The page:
Moving and Shaking: ‘Laughing Matters’ fundraiser, Nick Mermell retires and more
Jewish Family Service of Los Angeles’ fifth annual “Laughing Matters” event on Nov. 1 at the Laugh Factory on the Sunset Strip raised nearly $70,000 for the agency’s efforts to assist homeless families as well as battered women and their children.
Performers included comedienne Rita Rudner, a regular on the Las Vegas circuit; comedian Michael Kosta; and 14-year-old Southern California singer-songwriter Molly Bergman.
In a joint statement, event co-chairs Linda Levine and Wendy Silver described the evening as a success: “We are grateful to everyone who supported ‘Laughing Matters’ not only to see a great comedy show, but to help survivors of domestic violence.”
Rosenfeld meet in front of Chabad of Beverly Hills. Photo courtesy of Sinai Temple
When Nick Mermell retired after four decades at Sinai Temple, this is how he did it: He came to my office and handed me a note. It read: “Moses served forty years and so have I. Thank you and Sinai for everything.” Then Mermell, who at 89 was Sinai’s longest-serving and oldest employee, left without allowing even a farewell party, slipping quietly into his home life with Margaret.
That combination of modesty and humor explains why, each year, Evan Schlessinger organizes a group from the Sinai minyan to make an annual pilgrimage to Chabad of Beverly Hills to daven with Mr. Mermell and take him to breakfast. Now 97 years old, celebrating 66 years with Margaret, this survivor of several camps is still vigorous and funny. He was born in Munkatch, in Czechoslovakia, and was taken by the Nazis for two years, mostly digging trenches before being liberated by the Russians.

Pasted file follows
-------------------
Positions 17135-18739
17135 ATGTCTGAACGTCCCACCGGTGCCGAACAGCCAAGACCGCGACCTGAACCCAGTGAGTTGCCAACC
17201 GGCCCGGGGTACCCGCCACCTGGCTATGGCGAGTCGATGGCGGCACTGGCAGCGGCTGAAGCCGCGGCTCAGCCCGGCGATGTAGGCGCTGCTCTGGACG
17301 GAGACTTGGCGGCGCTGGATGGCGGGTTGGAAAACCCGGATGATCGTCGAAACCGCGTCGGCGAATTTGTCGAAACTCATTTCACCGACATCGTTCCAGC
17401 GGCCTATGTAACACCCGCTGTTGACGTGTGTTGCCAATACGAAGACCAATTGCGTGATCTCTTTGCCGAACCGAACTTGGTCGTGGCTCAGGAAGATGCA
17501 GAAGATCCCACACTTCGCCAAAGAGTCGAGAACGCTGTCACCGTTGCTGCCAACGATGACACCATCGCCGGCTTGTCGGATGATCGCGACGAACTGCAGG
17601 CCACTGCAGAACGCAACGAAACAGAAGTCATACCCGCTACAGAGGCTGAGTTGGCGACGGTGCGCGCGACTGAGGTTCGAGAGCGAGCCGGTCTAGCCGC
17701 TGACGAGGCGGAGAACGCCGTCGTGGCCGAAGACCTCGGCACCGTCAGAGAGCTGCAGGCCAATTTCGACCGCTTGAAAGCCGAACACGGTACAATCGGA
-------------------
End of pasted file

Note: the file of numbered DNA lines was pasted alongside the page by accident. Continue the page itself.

The most painful memory of that entire time, he told me, was “coming home and seeing an empty house.” His parents and siblings were murdered, except for one sister who died a few weeks ago at 100 years of age.
Mermell first went to Israel, then Canada and finally to Los Angeles, where he applied for the job of shammes, or ritual director, at Sinai. Also certified in air-conditioning repair, for some years he did both jobs.
Mermell brought a friendly but also formal touch to the minyan, and was deeply loved. I remember the first day I came there in my shirt and tie. “Rabbi, did you leave your jacket in the car?” he asked. No, I answered, it is in my office. “May I get it for you?” I got my jacket and wore it to every minyan with Mr. Mermell from that day forward.
He still goes to minyan every morning, but now it is closer to where he lives, at Chabad of Beverly Hills. There, Rabbi Yosef Shusterman greeted us all and with a smile explained, “These are the bodyguards from Sinai for Reb Nick.”
For 40 years as shammes, he taught and comforted and was a symbol of our shul. For a generation, “minyan” meant Mermell. We remember very well, and are very grateful.
—Rabbi David Wolpe, Max Webb Senior Rabbi of Sinai Temple
Los Angeles Museum of the Holocaust President Beth Kean (second from left) is also serving as the museum’s interim executive director until a permanent executive director is hired. Photo courtesy of the Los Angeles Museum of the Holocaust